Since we can’t ask our horses to fill in questionnaires or conduct interviews about their feelings, we don’t know if horses experience depression as humans do. Some researchers have noted that as many as 24% of horses display a withdrawn posture characterized by a rigid stance, immobile ears, fixed gaze, apparent indifference to their environment, and reluctance to establish eye contact with humans or other horses. This certainly looks like one of the key symptoms of major depressive disorder in humans – anhedonia – which is the total loss of interest in formerly pleasurable activities – friends, hobbies, work … even food and sex.
There is also evidence that horses may experience “learned helplessness” which occurs when horses (like other animals, including humans) face prolonged inescapable stress, and passively resign themselves to their dire circumstances even when the possibility of improving them has been introduced. Although learned helplessness is a logical adaptation when behaviour has no impact on consequences, it becomes maladaptive because it generalizes to other aspects of a horse’s world view and often results in ulcers, weight loss, and abnormal behaviours. Horses often face uncontrollable stressors in modern equine life (confinement, isolation, limited foraging opportunities, conflicting aids from aggressive or less-experienced riders, etc.), making them likely candidates for learned helplessness and depression.
The first step when horses don’t seem at their best is to rule out any potential physiological contributors. However, many conditions may be too subtle to be revealed in the typical one-hour vet visit. Horses’ expressions of pain are not obvious and they will often perform well in spite of suffering from serious physiological and psychological ailments.
At the Equine Behavior Clinic at New Bolton Centre, PA, equine behaviourist Dr. Sue McDonnell routinely puts her patients referred for behavioural issues under 24-hour video surveillance. Video footage provides behavioural information often not evident when the clinic is active, and clues to potential physiological ailments. She notes that 90% of her behavioural cases have a physiological basis which, when identified and treated, instantly resolves the behavioural issue.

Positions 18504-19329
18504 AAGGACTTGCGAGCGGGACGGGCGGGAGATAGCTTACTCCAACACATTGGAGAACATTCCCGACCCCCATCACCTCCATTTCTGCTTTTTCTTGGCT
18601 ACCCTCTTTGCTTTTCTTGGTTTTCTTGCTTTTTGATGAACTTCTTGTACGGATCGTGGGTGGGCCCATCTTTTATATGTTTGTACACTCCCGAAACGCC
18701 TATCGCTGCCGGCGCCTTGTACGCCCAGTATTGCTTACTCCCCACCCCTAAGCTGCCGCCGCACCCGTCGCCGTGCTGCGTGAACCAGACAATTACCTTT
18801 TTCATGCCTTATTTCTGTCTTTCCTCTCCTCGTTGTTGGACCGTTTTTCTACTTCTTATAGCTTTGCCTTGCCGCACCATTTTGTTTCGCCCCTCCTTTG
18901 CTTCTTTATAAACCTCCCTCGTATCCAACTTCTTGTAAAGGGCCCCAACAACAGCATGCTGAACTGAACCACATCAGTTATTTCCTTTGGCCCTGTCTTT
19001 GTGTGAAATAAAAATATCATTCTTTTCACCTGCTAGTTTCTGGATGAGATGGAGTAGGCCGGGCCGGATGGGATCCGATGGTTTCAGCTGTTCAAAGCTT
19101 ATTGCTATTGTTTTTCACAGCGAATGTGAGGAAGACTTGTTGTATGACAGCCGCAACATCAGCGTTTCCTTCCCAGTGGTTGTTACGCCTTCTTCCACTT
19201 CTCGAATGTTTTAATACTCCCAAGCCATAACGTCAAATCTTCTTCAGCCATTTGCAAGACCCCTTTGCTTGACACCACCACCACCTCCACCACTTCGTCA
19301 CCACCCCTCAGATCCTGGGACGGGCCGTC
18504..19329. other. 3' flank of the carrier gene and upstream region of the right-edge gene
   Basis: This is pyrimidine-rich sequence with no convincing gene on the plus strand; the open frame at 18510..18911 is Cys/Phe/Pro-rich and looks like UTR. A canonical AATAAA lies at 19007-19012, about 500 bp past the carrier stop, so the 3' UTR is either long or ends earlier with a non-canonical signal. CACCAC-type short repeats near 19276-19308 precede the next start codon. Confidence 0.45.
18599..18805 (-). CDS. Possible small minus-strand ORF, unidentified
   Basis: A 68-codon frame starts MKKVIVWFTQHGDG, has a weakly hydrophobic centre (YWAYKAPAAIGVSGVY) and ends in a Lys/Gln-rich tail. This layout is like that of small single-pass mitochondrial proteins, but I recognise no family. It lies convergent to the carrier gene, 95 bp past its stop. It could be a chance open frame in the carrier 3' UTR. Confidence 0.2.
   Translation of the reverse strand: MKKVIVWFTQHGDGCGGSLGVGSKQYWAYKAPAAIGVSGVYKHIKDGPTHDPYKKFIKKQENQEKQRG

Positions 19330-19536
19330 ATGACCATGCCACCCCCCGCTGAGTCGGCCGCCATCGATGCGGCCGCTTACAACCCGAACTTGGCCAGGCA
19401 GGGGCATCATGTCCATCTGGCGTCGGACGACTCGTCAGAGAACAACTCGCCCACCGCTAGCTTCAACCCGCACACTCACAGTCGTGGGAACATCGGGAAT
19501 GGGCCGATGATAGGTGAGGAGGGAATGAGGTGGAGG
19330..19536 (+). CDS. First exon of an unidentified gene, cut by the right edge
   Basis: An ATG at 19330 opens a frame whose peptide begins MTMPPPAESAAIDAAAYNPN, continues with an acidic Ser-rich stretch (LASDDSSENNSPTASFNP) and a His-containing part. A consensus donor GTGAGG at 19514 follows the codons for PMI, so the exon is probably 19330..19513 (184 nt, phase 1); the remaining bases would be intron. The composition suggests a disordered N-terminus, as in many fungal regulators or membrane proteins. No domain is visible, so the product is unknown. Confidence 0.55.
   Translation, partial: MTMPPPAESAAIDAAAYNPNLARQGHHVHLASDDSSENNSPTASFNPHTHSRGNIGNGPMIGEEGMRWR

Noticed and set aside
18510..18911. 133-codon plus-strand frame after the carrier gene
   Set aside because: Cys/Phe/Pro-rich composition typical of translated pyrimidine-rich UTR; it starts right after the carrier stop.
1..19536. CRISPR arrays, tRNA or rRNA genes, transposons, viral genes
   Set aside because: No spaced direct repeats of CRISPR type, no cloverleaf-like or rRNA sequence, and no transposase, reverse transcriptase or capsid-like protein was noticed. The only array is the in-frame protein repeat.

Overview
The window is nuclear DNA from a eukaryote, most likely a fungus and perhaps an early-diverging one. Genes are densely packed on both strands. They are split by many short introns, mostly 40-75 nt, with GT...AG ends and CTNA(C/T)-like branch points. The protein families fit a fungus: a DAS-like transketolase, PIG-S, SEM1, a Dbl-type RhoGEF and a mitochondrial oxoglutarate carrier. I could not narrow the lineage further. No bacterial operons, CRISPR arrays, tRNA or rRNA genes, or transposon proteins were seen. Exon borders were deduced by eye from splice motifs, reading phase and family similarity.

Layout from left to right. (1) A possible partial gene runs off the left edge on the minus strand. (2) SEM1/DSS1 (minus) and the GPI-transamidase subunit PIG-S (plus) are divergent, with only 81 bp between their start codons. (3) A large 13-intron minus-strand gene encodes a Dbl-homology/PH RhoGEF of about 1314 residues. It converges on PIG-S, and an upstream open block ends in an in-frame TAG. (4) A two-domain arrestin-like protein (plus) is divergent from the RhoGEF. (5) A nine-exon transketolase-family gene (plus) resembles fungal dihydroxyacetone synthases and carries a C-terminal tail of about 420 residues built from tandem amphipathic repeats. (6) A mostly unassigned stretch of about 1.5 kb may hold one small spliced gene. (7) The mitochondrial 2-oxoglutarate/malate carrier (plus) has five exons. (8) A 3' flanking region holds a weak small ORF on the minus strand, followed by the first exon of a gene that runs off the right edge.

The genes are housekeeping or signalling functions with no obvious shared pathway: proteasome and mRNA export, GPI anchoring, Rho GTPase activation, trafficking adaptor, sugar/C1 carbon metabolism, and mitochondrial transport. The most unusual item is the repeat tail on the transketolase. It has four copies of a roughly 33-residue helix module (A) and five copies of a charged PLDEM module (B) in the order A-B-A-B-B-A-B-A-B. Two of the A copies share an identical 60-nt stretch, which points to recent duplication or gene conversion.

Since our modern management practices have made ulcers such a ubiquitous problem (rates in sport horses vary from 60% to 85%), this is a good starting point. Conclusive ulcer diagnosis is only possible through endoscopy, but a less-invasive alternative recommended by some equine practitioners is to treat the horse with a short course of omeprazole. If the symptoms improve, this may well be the source of your horse’s lack of spark.
Interestingly, the treatment for both ulcers and depression is similar. More turn-out (pasture is the gold-standard when feasible), more munching time (reduce the quality and increase the quantity so that your horse has a continuously full gut for those active gastric juices), and more socializing (a turn-out buddy is the best; allowing your horses to touch is a next-best). If all else fails, spending more time with him yourself still beats solitary confinement!